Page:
BEAUFORT – Jessica Handler learned creative writing from the late Pat Conroy when he served as a guest instructor at the Paideia School in Atlanta, just prior to the publication of his first novel, “The Great Santini.” Handler, author of two memoirs, published her debut novel, “The Magnetic Girl,” in April of this year.
The nonprofit Pat Conroy Literary Center, 905 Port Republic St. in Beaufort, will host Handler for a reading and discussion of her novel at 5:30 p.m. Aug. 6.
The event is free and open to the public; the discussion will be followed by a book signing.
“The Magnetic Girl” has been named one of Wall Street Journal’s Ten Books You’ll Want to Read this Spring, is an Indie Next Pick, and is a Spring Okra Pick of the Southern Independent Booksellers Alliance.
Set in rural north Georgia two decades after the Civil War, the novel follows 13-year-old Lulu Hurst. Lulu reaches high into her father’s bookshelf and pulls out an obscure book, “The Truth of Mesmeric Influence.”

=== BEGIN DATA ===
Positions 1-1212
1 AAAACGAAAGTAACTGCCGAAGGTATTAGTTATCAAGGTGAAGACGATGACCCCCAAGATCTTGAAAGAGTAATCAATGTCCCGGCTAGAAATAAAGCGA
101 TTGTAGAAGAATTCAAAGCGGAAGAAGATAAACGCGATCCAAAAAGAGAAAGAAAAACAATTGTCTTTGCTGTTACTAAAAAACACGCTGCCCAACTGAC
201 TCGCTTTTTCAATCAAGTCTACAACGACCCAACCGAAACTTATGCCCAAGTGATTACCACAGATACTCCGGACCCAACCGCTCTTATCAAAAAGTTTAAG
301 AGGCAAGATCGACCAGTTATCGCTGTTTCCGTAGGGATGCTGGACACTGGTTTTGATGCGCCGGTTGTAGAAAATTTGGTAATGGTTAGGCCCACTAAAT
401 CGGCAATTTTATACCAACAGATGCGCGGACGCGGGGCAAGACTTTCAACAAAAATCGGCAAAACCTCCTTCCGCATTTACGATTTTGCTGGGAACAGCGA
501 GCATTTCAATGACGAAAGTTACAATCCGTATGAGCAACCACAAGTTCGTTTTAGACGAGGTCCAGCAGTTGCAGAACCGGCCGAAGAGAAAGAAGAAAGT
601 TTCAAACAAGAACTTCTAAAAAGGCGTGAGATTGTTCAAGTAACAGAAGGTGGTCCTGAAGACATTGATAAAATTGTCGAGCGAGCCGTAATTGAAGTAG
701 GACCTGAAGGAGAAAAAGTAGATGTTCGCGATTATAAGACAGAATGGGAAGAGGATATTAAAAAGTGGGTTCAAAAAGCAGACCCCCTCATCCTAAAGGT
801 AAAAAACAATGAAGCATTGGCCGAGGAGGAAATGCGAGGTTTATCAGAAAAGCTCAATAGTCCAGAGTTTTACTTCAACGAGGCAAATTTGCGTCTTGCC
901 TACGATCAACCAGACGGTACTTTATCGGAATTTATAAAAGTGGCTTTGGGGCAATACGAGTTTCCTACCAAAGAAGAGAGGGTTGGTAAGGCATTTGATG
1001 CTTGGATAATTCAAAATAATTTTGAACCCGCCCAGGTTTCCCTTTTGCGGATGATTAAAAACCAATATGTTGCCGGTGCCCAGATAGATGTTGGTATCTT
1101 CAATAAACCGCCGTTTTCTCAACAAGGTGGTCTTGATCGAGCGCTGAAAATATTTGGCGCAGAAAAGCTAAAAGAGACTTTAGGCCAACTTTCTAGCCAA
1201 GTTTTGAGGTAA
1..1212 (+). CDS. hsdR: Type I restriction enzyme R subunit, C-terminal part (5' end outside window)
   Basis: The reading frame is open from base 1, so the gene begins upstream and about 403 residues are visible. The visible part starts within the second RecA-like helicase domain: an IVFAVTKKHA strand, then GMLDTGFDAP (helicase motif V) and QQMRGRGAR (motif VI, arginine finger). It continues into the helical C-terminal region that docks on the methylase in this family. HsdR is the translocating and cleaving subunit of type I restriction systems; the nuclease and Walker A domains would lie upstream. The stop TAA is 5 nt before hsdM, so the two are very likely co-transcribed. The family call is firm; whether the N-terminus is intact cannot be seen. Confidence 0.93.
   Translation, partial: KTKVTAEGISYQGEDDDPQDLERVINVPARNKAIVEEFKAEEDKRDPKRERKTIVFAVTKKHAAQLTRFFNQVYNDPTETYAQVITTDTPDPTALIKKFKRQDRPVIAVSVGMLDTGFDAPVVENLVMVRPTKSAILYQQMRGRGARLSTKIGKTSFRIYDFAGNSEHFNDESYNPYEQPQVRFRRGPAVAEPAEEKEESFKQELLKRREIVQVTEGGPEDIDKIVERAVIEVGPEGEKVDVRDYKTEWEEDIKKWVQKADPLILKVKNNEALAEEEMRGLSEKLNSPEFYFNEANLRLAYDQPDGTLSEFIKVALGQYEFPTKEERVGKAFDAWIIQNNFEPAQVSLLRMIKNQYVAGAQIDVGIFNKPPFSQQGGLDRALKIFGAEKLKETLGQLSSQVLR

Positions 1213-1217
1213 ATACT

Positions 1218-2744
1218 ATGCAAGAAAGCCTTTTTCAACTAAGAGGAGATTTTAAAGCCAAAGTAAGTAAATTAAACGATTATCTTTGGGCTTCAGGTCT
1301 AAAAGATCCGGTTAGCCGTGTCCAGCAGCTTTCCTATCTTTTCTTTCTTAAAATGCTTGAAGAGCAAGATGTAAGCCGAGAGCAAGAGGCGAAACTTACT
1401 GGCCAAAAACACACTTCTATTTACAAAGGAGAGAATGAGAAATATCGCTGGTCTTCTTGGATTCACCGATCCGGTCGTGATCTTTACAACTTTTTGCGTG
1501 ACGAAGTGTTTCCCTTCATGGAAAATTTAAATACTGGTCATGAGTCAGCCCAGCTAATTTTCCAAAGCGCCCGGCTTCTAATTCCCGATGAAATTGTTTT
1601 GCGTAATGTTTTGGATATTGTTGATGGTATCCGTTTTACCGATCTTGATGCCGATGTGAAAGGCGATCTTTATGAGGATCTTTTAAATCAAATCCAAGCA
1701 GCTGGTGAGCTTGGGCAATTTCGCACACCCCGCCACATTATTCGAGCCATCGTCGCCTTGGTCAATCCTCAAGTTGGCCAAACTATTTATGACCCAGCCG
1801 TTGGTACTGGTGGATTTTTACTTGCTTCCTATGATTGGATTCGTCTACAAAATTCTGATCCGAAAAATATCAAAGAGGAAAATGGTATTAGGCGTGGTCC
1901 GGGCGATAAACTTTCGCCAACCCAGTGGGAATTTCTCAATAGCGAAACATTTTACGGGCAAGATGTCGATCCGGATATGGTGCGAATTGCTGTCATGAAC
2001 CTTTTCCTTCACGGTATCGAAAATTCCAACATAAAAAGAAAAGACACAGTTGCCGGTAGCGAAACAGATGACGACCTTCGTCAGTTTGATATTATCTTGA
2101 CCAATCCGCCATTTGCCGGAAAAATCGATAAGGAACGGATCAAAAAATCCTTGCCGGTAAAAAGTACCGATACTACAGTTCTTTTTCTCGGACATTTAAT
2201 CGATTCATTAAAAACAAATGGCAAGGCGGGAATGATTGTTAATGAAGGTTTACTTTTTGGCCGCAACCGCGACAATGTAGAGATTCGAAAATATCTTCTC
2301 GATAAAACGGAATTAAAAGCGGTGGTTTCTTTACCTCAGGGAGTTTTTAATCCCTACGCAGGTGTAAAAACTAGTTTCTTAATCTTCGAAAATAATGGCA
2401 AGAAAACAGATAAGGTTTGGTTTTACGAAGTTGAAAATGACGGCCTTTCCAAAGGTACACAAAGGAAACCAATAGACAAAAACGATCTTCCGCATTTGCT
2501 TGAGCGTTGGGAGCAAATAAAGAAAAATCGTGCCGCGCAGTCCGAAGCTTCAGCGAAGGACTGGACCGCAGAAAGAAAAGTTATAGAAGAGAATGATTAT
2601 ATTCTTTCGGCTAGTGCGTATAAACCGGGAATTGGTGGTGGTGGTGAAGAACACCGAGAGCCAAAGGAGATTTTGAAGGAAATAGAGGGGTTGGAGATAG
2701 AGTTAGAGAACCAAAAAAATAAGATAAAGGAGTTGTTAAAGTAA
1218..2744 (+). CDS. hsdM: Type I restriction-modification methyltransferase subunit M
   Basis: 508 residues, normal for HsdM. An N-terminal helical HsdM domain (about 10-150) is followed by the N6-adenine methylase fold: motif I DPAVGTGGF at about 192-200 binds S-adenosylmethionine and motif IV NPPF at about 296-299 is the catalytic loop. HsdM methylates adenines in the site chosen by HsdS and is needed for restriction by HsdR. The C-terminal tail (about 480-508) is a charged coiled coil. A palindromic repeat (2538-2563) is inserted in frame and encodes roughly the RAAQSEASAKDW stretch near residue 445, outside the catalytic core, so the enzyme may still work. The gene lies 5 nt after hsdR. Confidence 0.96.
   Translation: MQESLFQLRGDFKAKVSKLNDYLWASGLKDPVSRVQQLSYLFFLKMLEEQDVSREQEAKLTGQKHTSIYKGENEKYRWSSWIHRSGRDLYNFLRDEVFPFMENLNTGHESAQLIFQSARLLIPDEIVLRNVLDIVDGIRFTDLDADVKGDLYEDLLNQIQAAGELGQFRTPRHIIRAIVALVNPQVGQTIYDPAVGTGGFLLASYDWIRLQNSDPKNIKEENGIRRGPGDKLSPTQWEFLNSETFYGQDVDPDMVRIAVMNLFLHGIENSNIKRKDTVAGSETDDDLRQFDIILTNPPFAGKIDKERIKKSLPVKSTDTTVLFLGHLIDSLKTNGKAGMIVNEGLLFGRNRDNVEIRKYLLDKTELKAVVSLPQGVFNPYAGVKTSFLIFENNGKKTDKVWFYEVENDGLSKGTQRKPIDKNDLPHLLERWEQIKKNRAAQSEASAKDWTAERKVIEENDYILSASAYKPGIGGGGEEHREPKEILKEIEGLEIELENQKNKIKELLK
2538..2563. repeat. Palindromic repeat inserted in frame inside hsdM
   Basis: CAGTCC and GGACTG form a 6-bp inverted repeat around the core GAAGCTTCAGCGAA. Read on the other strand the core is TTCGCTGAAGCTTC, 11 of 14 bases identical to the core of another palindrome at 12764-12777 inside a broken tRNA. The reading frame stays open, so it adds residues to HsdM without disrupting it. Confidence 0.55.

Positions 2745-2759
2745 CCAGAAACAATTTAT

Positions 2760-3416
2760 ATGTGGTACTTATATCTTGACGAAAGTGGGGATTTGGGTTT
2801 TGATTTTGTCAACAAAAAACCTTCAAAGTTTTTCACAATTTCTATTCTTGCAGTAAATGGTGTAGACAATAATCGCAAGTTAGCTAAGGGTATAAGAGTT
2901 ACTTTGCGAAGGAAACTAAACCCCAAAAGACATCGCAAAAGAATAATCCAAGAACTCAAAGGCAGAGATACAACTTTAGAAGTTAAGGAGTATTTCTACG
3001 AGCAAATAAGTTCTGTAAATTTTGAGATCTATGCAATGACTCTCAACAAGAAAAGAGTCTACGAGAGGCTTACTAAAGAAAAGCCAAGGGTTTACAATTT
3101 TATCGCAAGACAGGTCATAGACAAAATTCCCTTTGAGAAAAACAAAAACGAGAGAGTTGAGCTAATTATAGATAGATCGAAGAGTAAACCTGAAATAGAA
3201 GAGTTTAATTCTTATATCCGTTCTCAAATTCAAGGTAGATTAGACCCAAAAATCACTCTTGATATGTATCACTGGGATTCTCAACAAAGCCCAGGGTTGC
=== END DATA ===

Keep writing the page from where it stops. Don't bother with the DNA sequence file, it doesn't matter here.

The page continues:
Deemed gangly and undesirable, Lulu wants more than a lifetime of caring for her disabled baby brother, Leo, with whom she shares a profound and supernatural mental connection.
Lulu begins to “captivate” her friends and family, controlling their thoughts and actions for brief moments at a time. After Lulu convinces a cousin she conducts electricity with her touch, her father sees a unique opportunity. He grooms his tall and indelicate daughter into an electrifying new woman: The Magnetic Girl.
Lulu travels the Eastern seaboard, captivating enthusiastic crowds by lifting grown men in parlor chairs and throwing them across the stage with her “electrical charge.”
“The Magnetic Girl” is set in a time when the emerging presence of electricity raised suspicions about the other-worldly gospel of Spiritualism, and when women’s desire for political, cultural and sexual presence electrified the country.
“The Magnetic Girl” is a unique portrait of a forgotten period in history, seen through the story of one young woman’s power over her family, her community and, ultimately, herself.
Handler is also the author of “Braving the Fire: A Guide to Writing About Grief” and “Invisible Sisters: A Memoir,” which was named one of the “Twenty Five Books All Georgians Should Read” and Atlanta magazine’s “Best Memoir of 2009.”
The Pat Conroy Literary Center is open to the public from noon to 4 p.m. Thursdays through Sundays. For more information, visit patconroyliterarycenter.org.